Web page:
Virgin Galactic, the space tourism company owned by Richard Branson, said today (May 8) it will begin flying paying customers to suborbital space in June, with a final test mission scheduled in late May. The long-awaited confirmation of commercial service rollout came almost two years after Branson flew to space himself in the company’s first full-crew test flight in July 2021.
The final test mission, called Unity 25, will fly four Virgin Galactic employees—two women and two men—using a VSS Unity spacecraft to about 55 miles in the sky for a 90-minute trip.
The company said the passengers were selected “for their diverse expertise, each bringing a different skillset to validating our astronaut training program and the flight experience itself. The four passengers are:
Luke Mays, Virgin Galactic’s astronaut instructor and a former operations director at NASA.
Beth Moses, Virgin Galactic’s chief astronaut instructor. She was also aboard the test flight in July 2021 with Branson and four other Virgin employees.
Chris Huie, Virgin Galactic’s flight sciences engineer. Huie is a son of Jamaican immigrants and will be the 19th Black astronaut in the world.
- Jamila Gilbert, a communication manager at Virgin Galactic. She is Latina with Purépechan-Mexican roots and will join the first 100 women to go to space by the time Unity 25 takes off.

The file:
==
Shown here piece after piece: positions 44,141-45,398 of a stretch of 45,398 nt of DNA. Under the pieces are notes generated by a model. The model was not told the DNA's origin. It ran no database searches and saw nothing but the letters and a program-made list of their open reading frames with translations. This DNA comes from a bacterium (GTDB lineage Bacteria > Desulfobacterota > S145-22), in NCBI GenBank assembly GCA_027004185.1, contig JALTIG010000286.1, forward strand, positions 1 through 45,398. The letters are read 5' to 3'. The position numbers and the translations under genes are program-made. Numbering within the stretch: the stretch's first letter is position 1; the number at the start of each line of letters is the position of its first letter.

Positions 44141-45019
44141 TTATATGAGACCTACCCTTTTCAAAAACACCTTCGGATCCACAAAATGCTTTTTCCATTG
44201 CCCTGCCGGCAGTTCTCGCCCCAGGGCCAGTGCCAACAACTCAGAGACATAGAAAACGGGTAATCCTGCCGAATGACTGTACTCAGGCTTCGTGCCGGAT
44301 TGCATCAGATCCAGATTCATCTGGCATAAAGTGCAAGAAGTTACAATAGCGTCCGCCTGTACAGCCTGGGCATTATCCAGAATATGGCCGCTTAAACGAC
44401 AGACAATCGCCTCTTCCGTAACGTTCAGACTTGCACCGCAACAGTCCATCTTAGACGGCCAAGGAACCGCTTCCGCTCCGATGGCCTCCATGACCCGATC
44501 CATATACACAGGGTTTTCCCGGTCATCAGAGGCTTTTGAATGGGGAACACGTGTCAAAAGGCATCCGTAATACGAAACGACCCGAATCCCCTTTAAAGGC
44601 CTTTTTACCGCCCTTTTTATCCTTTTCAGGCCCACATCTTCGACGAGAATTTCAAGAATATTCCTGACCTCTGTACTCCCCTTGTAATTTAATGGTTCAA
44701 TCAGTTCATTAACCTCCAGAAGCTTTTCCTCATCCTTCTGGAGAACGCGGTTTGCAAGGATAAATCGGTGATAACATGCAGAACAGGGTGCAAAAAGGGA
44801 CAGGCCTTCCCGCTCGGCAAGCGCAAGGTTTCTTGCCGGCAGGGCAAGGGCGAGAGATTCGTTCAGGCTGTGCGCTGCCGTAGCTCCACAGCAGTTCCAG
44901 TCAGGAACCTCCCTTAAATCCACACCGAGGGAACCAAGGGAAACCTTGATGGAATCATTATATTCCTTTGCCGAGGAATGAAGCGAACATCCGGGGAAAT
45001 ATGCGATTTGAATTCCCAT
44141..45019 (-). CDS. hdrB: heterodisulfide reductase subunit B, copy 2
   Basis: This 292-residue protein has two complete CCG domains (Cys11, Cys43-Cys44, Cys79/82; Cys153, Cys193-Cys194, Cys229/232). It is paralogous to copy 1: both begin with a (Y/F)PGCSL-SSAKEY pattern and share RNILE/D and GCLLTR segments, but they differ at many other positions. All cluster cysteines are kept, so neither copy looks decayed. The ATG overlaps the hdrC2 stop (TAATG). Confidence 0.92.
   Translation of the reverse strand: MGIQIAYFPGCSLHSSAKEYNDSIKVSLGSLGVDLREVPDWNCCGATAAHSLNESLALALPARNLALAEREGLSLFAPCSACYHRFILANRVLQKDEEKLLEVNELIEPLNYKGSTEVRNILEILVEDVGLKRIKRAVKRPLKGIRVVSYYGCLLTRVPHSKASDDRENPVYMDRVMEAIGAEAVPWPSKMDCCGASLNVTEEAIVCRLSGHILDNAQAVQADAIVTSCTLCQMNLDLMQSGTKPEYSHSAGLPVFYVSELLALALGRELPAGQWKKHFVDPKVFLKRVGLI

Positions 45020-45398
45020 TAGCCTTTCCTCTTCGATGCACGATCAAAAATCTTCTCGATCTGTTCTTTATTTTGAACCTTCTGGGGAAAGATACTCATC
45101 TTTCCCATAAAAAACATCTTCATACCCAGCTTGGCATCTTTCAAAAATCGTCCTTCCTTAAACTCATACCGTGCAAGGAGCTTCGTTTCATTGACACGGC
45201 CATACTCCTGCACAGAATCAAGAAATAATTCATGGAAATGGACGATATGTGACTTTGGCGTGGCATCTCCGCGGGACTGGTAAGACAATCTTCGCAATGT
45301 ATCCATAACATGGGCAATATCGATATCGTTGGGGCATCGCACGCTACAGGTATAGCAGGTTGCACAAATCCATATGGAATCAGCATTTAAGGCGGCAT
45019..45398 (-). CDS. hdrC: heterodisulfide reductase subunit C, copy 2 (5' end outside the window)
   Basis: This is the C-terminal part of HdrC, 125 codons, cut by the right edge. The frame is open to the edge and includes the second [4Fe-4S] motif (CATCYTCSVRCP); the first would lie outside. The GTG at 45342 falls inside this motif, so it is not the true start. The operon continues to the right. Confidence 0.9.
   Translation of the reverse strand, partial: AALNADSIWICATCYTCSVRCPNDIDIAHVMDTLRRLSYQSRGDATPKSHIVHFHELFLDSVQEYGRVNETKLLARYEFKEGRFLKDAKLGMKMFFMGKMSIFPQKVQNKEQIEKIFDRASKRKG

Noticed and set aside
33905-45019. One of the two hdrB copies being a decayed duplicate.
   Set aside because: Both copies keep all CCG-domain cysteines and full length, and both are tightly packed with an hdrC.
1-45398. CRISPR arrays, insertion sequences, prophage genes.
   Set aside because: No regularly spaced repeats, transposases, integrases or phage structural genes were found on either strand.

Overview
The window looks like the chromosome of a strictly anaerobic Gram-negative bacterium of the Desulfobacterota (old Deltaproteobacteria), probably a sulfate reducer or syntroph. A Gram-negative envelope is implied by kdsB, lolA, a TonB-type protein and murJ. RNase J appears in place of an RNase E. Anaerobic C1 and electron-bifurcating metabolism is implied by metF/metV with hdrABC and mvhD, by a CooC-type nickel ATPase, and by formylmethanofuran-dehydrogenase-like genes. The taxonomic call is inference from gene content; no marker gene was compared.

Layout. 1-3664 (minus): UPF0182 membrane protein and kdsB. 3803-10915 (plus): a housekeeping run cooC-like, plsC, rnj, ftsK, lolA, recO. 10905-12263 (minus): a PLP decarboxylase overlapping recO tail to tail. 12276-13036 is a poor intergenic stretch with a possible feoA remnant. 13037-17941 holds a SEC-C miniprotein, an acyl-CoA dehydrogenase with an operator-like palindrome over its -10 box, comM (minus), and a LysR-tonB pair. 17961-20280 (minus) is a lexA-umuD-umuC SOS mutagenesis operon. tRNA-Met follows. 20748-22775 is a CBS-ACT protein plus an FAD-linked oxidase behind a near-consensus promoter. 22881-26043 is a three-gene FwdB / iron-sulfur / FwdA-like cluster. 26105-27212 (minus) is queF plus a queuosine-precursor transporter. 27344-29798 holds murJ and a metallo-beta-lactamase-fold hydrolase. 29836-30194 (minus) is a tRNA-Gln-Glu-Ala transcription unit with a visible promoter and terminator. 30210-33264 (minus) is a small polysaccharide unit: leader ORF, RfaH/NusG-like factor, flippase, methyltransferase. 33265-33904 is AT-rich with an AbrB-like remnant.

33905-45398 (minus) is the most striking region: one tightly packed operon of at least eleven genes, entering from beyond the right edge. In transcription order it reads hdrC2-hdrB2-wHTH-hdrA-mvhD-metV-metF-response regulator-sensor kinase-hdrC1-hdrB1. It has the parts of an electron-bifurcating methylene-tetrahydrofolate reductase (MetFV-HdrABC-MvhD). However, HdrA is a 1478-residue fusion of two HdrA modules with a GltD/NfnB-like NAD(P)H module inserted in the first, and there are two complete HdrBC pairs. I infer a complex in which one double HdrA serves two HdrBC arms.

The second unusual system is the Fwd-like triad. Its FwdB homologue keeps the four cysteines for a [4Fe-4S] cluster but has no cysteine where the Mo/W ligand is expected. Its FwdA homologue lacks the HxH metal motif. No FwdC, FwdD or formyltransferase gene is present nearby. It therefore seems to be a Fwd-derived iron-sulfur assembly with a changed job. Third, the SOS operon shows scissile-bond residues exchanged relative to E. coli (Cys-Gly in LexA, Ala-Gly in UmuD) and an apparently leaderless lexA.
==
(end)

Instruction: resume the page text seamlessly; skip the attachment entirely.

Virgin Galactic’s commercial flight faced repeated delays
Virgin Galactic initially aimed to begin commercial service shortly after Branson’s test flight in July 2021. But technical challenges and financial woes caused significant delays. The company’s stock has lost 90 percent of its value since its peak in June 2021 and is down 50 percent since its IPO in March 2018.
In 2022, Virgin Galactic reported a $500 million loss on just $2.3 million of revenue. The company’s main revenue source so far is reservation fees for its suborbital flights sold for $450,000 per seat. Virgin said it has about 800 customers who have put down a deposit.